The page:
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When a mail is opened that includes special images, fonts or media, it is loaded from the server of the sender. This is bad because spammers can detect active mail accounts that will get more spam. But when I disable "Always display external images" in Gmail, is that enough to remove that risk?

I do not know if there are other things included in an email that might "call home" when the email is opened.

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  • Some old clients allowed loading background sound, but I don't think any modern, popular email client allows it anymore. Then there is click tracking. In the case of spam, all you have to do is make sure you don't click on any links in the email. AFAIK, there are no other tracking mechanisms, so disabling automatic loading of images should be pretty much all you need to do.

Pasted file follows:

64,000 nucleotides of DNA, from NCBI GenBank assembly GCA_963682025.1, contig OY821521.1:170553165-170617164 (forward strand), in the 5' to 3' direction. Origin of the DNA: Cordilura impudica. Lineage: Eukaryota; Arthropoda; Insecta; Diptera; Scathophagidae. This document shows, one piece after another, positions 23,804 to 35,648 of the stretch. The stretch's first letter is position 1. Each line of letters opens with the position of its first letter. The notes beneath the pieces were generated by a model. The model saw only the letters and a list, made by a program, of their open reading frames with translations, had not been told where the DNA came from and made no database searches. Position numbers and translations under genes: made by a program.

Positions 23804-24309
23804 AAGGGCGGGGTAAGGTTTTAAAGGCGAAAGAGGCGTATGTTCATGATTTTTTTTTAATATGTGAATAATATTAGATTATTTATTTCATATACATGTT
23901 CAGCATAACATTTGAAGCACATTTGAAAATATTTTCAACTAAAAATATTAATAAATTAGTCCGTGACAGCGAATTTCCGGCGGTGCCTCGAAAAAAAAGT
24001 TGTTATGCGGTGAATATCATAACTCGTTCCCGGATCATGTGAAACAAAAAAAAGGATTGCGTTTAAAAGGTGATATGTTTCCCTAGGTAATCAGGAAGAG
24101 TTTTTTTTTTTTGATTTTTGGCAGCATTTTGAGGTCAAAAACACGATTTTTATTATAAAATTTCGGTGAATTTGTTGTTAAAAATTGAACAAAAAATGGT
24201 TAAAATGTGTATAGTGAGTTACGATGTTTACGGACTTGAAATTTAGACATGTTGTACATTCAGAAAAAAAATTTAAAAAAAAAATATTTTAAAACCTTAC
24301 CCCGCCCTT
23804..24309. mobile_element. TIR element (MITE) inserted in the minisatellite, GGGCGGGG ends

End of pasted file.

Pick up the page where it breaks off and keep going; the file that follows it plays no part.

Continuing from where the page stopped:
– nobody
    Commented Jun 21, 2021 at 12:33

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The short answer is yes.

I highly recommend disabling the loading of remote resources for at least mail from unknown senders. (I personally disable them for all senders.) Web beacons require loading remote resources (usually images) to trigger, so disabling them in your email client should prevent the engagement metric from noting the fact that you've read the email.

However, not all email clients are exhaustive in how they limit beacons and new methods are found on occasion. One such example is using CSS with the url() function, which some email clients fail to recognize as a remote resource. Another is the BaseStriker concept, which makes remote resources look local.

See also Is Gmail showing images by default a good idea for privacy?

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